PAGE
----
28/08/2019
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Hill House gains museum accreditation for the first time

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Charles Rennie Mackintosh’s ‘domestic masterpiece’ The Hill House in Helensburgh has gained official museum accreditation for the first time.

The Museum Accreditation Scheme is the UK industry standard for museums and galleries and is assessed by Museums Galleries Scotland in conjunction with Arts Council England, the Welsh Government and the Northern Ireland Museums Council. It is a benchmark that recognises how museums are run, how the collections are managed and how the venue engages with audiences.

The Hill House accreditation makes it the tenth National Trust for Scotland property to be recognised in this way. Properties owned by the charity already holding accreditation are Culloden, Culross Palace, House of Dun, Fyvie Castle, Broughton House, Pollok House, Robert Burns Birthplace Museum, Brodick Castle and Hugh Miller’s Birthplace Cottage.

New recognition

The application process was conducted over 12 months, with the final inspection taking place as The Hill House reopened to the public in June, after the installation of the chainmail ‘box’ which surrounds the property to protect it from the elements.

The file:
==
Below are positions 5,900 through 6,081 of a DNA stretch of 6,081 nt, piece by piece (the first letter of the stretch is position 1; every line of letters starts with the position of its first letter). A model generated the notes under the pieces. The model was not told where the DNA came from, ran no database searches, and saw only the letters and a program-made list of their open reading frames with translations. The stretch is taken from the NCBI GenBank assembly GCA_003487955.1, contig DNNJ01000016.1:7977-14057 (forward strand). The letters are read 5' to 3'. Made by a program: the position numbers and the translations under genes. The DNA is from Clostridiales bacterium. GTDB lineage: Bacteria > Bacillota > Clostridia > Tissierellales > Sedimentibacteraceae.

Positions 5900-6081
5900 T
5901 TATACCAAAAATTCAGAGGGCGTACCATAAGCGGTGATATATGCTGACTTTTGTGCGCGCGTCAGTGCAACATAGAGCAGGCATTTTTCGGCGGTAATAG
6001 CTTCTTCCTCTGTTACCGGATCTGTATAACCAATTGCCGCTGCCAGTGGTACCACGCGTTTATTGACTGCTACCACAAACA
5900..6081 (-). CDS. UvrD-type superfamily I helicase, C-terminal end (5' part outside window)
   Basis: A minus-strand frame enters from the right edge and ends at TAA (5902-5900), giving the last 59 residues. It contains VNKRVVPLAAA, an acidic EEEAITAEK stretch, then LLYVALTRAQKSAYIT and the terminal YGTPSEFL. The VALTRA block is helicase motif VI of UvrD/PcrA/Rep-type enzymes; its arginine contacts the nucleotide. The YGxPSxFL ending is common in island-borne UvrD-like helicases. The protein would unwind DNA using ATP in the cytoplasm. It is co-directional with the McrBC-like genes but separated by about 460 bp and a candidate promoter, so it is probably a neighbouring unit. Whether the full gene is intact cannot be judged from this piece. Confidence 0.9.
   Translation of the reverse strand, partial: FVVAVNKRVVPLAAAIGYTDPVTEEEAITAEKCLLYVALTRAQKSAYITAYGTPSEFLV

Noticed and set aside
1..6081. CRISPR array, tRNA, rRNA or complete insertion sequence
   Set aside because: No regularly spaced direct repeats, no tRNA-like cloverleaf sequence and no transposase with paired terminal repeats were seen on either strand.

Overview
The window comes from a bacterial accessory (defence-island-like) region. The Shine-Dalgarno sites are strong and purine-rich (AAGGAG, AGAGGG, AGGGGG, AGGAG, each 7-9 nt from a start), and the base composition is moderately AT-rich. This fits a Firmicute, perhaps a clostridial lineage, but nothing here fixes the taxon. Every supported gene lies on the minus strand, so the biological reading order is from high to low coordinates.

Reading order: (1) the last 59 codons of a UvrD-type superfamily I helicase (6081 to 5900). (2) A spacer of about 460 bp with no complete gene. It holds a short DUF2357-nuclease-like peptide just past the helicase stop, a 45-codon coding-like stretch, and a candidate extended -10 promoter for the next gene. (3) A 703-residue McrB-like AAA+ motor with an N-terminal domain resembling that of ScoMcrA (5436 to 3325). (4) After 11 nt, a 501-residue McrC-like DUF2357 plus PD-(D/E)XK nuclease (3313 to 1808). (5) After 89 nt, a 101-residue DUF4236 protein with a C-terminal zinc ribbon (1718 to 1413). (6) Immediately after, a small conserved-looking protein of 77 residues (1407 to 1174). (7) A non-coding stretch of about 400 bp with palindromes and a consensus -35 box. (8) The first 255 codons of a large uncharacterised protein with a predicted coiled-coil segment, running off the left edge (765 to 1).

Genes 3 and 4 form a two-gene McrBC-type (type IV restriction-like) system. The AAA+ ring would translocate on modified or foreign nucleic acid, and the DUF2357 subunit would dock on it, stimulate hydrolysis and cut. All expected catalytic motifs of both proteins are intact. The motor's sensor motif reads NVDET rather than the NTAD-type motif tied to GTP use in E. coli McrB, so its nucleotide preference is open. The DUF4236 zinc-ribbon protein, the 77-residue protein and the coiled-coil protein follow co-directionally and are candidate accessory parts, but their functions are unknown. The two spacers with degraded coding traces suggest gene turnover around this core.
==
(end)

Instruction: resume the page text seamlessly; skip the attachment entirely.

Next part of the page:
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Explaining the significance of the accreditation, David Hopes, Head of Collections and Interiors at the National Trust for Scotland said: “By becoming an accredited museum we’re able to borrow items more easily and apply for funding. It also opens the door for the collection to be recognised as being of ‘National Significance’, a scheme which is only open to accredited museums.

“The award shows that The Hill House has reached certain standards in terms of how it is managed, how we look after the collection, and how we make the property accessible to the public. It also means we can make a claim to own any archaeology found in the vicinity.

“It’s always a long process gaining accreditation but it’s definitely worth it. We’ve got a good variety of properties that we’ve put forward for the scheme over the years in terms of location and property type. They’ve all got strong research interest and support and really show the breadth of what we do at the Trust to safeguard these places for future generations.”

(images copyright NTS Media Pics)

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